She looks out the other window, past the vast valleys and marshland that defines Washington's rocky coastline. "I wanted to study ballet when I was a little girl," she says, too preoccupied with the distance between the helicopter and the ground to think of anything else, or to regret sharing something that's both inconsequential and private, "I dreamed of moving to Copenhagen. The Royal Danish Theatre. That was my plan. That was the escape."

He's quiet for a moment, mulling it over in his mind. Ballet isn't a subject he knows much about.

Escape, he can relate to.

"You would've rocked a tutu," he says with a solemn nod. "Me, I just wanted to fly. I was up in the sky every weekend. I was a klutzy kid. A little robust, if you know what I'm saying. Not like, Chunk in Goonies level, but a well-rounded child. Rubanesque, you might say."

He flicks a switch and then takes another curving swath through the air. "So the sky was freedom, you know? It didn't matter in the air that that I could barely walk ten steps without running into a wall or tripping over my own shoelaces." His green eyes slide sideways, watching her for a moment, before turning his eyes back to the large windshield. "I imagine dance was a little like that? Did you take lessons or just want to?"

"Some," Eileen answers, "twice a week, six to thirteen." Which would be seven years of her life. Not an insignificant period of time, definitely more deserving than the word some, except: "I wasn't very good at it."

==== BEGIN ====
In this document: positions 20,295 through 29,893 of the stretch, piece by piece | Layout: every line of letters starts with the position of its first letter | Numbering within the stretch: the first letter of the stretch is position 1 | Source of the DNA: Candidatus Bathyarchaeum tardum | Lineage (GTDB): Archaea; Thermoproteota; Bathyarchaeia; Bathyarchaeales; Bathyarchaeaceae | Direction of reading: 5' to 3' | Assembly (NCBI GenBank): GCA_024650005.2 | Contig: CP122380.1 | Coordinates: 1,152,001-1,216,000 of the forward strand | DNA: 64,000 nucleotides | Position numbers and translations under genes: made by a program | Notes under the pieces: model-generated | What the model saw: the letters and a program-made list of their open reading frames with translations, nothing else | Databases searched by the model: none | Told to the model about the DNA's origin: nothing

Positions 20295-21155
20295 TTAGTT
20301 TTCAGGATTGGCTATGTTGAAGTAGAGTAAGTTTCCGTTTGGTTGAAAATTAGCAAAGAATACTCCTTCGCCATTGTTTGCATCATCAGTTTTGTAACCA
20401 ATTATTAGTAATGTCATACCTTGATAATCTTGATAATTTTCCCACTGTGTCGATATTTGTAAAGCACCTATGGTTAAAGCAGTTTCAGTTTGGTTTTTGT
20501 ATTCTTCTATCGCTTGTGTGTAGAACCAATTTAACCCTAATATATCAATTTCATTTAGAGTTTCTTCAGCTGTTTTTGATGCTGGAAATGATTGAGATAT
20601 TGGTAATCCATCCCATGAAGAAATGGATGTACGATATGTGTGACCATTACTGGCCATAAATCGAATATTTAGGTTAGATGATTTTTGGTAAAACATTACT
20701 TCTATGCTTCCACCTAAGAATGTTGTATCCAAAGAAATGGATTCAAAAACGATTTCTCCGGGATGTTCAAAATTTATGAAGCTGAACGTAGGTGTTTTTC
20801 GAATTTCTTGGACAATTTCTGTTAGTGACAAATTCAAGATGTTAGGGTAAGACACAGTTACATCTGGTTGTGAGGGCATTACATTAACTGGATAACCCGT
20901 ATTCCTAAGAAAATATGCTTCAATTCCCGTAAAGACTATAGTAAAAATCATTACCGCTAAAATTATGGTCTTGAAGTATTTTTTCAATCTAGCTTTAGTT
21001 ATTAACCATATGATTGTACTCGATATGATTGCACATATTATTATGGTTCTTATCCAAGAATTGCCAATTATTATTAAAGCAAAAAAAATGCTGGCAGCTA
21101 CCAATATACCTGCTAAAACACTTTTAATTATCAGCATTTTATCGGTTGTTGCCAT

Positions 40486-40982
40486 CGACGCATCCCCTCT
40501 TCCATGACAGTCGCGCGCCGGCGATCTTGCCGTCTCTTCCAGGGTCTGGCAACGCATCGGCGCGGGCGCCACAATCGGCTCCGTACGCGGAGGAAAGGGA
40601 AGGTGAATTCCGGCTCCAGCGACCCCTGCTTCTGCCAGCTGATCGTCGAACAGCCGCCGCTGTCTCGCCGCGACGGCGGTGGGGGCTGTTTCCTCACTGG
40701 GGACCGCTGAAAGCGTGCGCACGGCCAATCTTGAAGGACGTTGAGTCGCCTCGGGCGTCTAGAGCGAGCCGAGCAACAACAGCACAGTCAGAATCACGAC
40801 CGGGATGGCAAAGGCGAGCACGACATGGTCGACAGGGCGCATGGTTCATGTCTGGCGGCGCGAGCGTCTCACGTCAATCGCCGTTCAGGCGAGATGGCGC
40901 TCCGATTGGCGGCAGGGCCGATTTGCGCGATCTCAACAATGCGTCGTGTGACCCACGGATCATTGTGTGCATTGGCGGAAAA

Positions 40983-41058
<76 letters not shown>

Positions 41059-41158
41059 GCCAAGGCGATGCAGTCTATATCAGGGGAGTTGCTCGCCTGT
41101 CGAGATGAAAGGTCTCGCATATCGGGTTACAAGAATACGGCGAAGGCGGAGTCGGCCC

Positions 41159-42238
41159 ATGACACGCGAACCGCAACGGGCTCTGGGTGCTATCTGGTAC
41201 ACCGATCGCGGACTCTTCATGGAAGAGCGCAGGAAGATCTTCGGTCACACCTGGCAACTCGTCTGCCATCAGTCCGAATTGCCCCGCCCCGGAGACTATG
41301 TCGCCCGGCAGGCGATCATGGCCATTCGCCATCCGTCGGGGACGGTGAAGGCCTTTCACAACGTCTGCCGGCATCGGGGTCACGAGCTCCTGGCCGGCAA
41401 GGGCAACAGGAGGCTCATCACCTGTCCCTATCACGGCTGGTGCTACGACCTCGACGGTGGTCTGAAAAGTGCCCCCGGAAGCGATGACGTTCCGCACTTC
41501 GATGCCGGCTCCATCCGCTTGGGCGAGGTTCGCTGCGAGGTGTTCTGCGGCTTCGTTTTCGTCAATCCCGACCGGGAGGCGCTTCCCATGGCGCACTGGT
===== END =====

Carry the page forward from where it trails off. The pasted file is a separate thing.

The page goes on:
As the helicopter banks left, opening Eileen's view of the Puget Sound, she sucks in a sharp, shaky breath that produces a static pop and hiss. Her cheek brushes against the microphone. "The first real life lesson I learned, I think. It doesn't matter how disciplined you are, or if you put in more time and effort than anyone else— you don't always get what you want, even if you do everything right."

When she gasps, Finn glances over at her, a quiet, "You're all right. We're all right," that the headphones make harsher than they would be without.

He nods, thoughtfully, in an effort to do his part to keep up the conversation, keep her from focusing too much on their altitude or the fact that a thousand things could go wrong in the machine that doesn't seem like it should be capable of flight, and yet is.

"That's a harsh lesson for a little kid, but a good one, I think. Life's not fair. It's a kick in the teeth half the time," he says. "What was your favorite… I don't know… song, I guess, to dance to? I mean… I probably won't have heard about it. The only classical music I know was on Loony Toons cartoons." He hums a few bars of The Barber of Seville. He's surprisingly on key.

Eileen doesn't realize she's smiling until it's too late. She barks out a hoarse laugh in spite of herself, and although it's coloured by the same fear that has the muscles in her neck and shoulders drawn and tense, it's the real thing.

Also: The first time he's ever heard it.

"Tchaikovsky," she says, sounding embarrassed, because of course that's her favourite. "Swan Lake. It's everything. Princesses, swans, curses— a romantic tragedy in four acts. What little girl doesn't want to be Odette."

"She does laugh," he says teasingly in faux-wonder, but he looks fucking pleased with himself, chin lifting slightly like a peacock puffing up its chest.